Women's names appear very occasionally amongst a club's regular members. The Bowden CC has a Mrs Maxwell Tress listed thus. Her husband was the club's Vice-president. Incidentally, she was also one of the club's Patronesses. The other was a Mrs Laidlaw, who also took part in games as an occasional member of the club. These names are rare examples of Patronesses who were actually curlers themselves.

Patroness of the Penninghame CC was Mrs Lloyd Anstruther who was also a regular member of the club. Another women in that club's roster of more than 80 men was a Miss Williams. There's a story to be uncovered here, I suspect! 

The above list is not intended to be exhaustive, but does illustrate that by 1900 women were on the ice in their own clubs, in their own teams, and also playing with the men, although not in large numbers.

Club membership returns in old Annuals do not tell the whole story. The report, above, from the Dundee Courier of February 13, 1897, records in detail a match between two teams of women from Lindertis and Glamis. These women's names do not appear in the Annual returns of these two clubs in 1897, although the surnames do appear, most likely fathers or husbands.

Women's participation as full members of the sport's governing body faced one more hurdle. At the AGM of the Royal Caledonian Curling Club on Wednesday, July 24, 1901, in the Windsor Hotel, Glasgow, John Jackson, the President of the Glasgow Lilybank CC, proposed the following motion, "That ladies be not eligible to compete in any matches held under the auspices of the Royal Club, unless by arrangement, and against rinks composed entirely of their own sex." The motion was seconded by John Kinloch of Kilmacolm. The success of this motion would have restricted women to only playing against other women's teams in curling's great bonspiels such as the Grand Match, the International Match, and in Province Matches.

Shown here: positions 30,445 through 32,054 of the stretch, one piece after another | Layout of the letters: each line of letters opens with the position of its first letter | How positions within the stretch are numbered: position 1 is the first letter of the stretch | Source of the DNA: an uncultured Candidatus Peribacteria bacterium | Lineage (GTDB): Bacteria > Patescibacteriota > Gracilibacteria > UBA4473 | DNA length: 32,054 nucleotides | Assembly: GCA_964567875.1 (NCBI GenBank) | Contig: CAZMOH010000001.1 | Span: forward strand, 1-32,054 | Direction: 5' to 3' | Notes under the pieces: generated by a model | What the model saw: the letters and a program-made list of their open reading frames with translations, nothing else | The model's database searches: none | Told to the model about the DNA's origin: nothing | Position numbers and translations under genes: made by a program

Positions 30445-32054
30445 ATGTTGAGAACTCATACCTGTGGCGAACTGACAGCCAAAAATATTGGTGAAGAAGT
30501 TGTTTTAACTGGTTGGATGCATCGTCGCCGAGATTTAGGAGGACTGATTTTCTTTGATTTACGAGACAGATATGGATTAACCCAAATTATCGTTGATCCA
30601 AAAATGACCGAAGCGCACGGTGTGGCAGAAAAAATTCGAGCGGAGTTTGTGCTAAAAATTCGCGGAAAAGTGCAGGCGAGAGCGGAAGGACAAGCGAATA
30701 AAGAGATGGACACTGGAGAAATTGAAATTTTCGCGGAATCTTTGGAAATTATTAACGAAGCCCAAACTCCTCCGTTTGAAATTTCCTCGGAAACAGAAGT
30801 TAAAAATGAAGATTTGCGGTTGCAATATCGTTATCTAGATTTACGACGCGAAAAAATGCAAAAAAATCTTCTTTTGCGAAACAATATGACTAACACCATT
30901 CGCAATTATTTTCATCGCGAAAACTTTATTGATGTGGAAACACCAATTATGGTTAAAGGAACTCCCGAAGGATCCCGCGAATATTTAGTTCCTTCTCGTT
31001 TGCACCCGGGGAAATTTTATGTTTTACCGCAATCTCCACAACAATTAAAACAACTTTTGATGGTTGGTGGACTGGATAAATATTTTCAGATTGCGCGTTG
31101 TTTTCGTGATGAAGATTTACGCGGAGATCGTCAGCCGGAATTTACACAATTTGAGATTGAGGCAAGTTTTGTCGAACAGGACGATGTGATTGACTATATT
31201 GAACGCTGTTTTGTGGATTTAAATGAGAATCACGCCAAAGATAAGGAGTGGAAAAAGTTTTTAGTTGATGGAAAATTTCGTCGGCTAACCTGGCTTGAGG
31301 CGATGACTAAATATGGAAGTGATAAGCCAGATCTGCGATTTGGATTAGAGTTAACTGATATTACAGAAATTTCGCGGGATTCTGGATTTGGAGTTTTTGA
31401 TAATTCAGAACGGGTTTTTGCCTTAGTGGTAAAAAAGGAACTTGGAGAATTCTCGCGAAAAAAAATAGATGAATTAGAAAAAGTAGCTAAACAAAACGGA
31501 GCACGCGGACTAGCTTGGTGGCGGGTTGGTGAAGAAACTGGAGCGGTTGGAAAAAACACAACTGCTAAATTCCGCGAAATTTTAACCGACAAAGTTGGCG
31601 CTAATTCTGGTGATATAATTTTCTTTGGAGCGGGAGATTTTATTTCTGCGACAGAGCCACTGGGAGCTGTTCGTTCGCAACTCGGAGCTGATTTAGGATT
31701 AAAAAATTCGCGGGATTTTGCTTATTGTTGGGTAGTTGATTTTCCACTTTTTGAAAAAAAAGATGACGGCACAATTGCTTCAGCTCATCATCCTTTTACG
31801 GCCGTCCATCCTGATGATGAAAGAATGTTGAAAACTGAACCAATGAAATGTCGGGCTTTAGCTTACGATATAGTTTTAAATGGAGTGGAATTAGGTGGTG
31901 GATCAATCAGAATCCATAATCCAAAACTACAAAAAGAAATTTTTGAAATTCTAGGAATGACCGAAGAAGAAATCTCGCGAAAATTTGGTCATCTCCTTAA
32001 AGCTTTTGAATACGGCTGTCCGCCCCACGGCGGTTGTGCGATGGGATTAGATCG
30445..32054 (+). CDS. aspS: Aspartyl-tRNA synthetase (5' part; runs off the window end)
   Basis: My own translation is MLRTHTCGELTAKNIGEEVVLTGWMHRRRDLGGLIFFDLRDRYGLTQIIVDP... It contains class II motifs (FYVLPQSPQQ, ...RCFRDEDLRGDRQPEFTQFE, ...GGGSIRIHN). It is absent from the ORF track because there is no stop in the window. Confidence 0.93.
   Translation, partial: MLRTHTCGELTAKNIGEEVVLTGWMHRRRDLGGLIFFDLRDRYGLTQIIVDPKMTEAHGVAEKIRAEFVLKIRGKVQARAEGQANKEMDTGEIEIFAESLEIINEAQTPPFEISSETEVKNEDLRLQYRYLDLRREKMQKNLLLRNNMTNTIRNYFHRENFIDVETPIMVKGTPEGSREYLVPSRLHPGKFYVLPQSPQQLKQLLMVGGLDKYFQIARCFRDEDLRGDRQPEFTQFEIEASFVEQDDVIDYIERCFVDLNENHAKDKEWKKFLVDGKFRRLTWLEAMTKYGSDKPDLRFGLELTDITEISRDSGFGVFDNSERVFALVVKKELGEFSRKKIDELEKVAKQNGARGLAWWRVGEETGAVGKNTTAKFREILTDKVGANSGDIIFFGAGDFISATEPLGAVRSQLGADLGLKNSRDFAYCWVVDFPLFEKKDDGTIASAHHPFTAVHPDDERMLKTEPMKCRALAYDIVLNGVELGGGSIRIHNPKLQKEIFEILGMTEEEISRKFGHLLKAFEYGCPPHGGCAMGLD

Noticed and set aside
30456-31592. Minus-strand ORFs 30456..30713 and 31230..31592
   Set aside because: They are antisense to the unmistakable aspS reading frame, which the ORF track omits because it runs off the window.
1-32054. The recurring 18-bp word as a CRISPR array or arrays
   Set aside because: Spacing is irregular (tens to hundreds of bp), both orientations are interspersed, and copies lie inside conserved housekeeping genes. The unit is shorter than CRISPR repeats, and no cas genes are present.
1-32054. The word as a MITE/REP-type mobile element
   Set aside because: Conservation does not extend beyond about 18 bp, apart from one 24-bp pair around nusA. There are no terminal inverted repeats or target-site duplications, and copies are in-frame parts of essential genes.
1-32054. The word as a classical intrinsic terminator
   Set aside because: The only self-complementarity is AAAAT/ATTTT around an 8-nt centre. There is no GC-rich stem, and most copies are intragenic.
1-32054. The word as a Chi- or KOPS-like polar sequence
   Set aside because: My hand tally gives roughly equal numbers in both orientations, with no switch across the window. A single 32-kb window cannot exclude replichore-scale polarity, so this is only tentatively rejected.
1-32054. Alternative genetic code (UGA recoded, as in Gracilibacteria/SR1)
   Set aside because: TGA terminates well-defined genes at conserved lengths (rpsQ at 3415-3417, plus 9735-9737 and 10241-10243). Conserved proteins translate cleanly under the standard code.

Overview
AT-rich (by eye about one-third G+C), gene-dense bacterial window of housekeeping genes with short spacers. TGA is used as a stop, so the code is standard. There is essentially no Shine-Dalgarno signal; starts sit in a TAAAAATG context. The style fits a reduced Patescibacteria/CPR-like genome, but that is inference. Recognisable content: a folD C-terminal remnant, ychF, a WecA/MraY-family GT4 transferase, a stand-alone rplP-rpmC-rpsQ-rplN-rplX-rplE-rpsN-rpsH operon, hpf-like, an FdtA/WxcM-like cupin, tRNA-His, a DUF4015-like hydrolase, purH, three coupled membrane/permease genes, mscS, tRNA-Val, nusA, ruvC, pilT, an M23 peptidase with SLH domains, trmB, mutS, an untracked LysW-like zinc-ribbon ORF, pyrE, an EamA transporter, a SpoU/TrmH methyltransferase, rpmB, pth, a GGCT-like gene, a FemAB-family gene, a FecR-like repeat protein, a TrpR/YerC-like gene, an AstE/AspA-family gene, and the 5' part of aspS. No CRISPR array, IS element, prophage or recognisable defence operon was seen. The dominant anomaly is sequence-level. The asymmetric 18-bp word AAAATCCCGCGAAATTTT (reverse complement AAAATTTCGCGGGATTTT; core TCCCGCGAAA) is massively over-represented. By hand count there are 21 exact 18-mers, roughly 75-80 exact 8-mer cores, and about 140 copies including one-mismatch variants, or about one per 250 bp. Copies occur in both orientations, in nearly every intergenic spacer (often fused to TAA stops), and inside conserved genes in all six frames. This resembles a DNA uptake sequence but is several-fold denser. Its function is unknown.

It is to the credit of James Gardner (Bathgate CC), the Rev R Menzies Fergusson (the Secretary of Airthey Castle CC), R Scott (Vice-president of Bonhill CC) and Captain R McKill (Blackburn, West Lothian, CC) who all spoke against the motion, that it was not carried. The way then was clear for women to take to the ice alongside the men, and against them, on equal terms, with the full backing of the Royal Caledonian Curling Club. That this did happen as the twentieth century progressed, in Scotland and elsewhere, we shall see in future posts.

We know very little about these women curlers whose names appear in Royal Club Annuals and newspaper reports from more than a hundred years ago. They were curling pioneers, in the male dominated society of the time. I'm wondering if any of their descendents are aware of their curling ancestors, and can provide further information?  

The detail from 'Curling at Carsebreck' is from a photograph of the painting in the author's archive, and the detail from the engraving was found online here. The Boghead Ladies membership is from a Royal Caledonian Curling Club Annual, and the newspaper clipping is from the British Newspaper Archive.